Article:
tom lane writes:
> You think we should drive away our existing unix developers
> in the mere hope of attracting windows developers? Sorry, it
> isn't going to happen.
Tom brings up a good point, that changes to support Windows should not
add to the tasks of those who are doing the bulk of the work on Unixen.
I don't think, however, that this necessarily means that having Windows
developers use Cygwin is the right solution. We need to come up with a
way to support Windows Visual C++ projects without adding work to the
I believe this is possible and have outlined some ways at the end, but
first some rationale:
One of the biggest benefits to Open Source projects is the ability to
get in there and debug/fix problems using the source. PostgreSQL will
lose out to lesser DBs if there is no easy way to build and DEBUG the
source on Windows. This is true whether one admits that Windows sucks or
A developer faced with the decision of choosing:
A) a system that has a native Windows Visual C++ project that runs and
compiles the release with no work.
B) a system that requires learning a new way of building, new tools, new
who knows what else.
will always choose A unless there is a very compelling reason to choose
B. There are plenty of reasons a clever (or even not so clever) Windows
developer can use to justify using MySQL or another open source DB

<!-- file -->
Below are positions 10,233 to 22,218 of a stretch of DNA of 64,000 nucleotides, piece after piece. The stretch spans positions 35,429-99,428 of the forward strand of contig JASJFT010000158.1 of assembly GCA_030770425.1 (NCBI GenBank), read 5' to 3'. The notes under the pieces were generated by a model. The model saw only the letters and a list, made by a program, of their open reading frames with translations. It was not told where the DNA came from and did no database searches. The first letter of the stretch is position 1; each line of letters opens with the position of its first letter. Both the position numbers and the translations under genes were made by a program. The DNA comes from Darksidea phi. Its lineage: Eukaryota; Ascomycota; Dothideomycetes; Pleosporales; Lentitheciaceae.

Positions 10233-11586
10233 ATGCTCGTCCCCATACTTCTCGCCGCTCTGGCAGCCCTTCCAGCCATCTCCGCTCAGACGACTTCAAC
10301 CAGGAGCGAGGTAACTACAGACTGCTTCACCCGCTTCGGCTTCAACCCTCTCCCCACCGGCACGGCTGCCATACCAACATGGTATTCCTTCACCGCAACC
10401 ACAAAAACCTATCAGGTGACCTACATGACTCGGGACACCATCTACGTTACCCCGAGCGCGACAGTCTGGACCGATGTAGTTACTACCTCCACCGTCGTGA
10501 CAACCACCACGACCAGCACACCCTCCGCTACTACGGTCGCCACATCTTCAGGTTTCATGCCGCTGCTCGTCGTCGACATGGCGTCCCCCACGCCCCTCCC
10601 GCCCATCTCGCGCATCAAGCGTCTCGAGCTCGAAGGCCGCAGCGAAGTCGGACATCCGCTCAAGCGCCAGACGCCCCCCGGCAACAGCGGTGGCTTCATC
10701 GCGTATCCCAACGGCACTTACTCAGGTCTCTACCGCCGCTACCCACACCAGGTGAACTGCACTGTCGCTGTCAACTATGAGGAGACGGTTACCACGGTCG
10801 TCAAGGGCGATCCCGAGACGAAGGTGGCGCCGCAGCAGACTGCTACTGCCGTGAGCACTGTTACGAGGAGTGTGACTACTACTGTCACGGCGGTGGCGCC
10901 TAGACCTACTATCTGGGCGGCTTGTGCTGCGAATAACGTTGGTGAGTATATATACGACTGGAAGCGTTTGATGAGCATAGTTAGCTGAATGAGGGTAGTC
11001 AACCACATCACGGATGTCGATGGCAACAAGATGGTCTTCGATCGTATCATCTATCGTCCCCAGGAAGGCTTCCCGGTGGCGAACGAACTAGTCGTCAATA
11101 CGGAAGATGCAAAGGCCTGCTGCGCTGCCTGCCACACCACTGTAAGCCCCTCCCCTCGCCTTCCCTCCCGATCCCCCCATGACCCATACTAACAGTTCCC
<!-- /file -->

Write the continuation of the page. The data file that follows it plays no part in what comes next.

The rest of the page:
instead of PostgreSQL. It is a bit harder for the neophyte to find and
believe the compelling reasons to use PostgreSQL. We need to make it
easier to choose PostgreSQL not harder.
Think about it from this perspective. How many of you would even think
about working on a project if it required that you stop using your
favorite toolset, gmake? EMACS? grep? shell scripts? etc.?
Professional developers spend years honing their skills. Learning the
proper use of the tools involved is a very big part of the process.
IMHO, having a native port without native (read Visual C++) project
support is a a huge missed opportunity.
Further, lack of Windows project files implies that PostgreSQL just a
Unix port and that the Windows support is immature, whether the code is
well supported or not.
The Visual C++ Workspaces and Projects files are actually text files
that have a defined format. I don't think the format is published but it
looks pretty easy to figure out.
The Visual C++ environment does not require dependency specification, it
builds dependency trees by keeping track of the #include files used
Because of this, it should be possible to:
A) Write a script/tool that reads the input files from Unix makefiles to
build a list of the files in PostgreSQL and place them in appropriate
B) A script/tool that recurses the directories and does the same sort of
thing. There could be some sort of mapping between directories and
projects in Visual C++.
In short, for most organizations being able to easily build using the
source is a prerequisite for USING an open source database, not just for
being part of the DEVELOPMENT effort.
P.S. I speak from personal experience, I would have been able to help
out a lot more if I didn't have to spend 90% of my time working with
PostgreSQL learning Unix (or relearning) and gnu tool issues. I don't
personally mind so much because I wanted to learn it better anyway, but
it has definitely limited my ability to help, so far. This is especially
true since I don't have the opportunity to immerse myself in
Unix/PostgreSQL for days at a time and suffer from significant switching
---------------------------(end of broadcast)---------------------------
TIP 4: Don't 'kill -9' the postmaster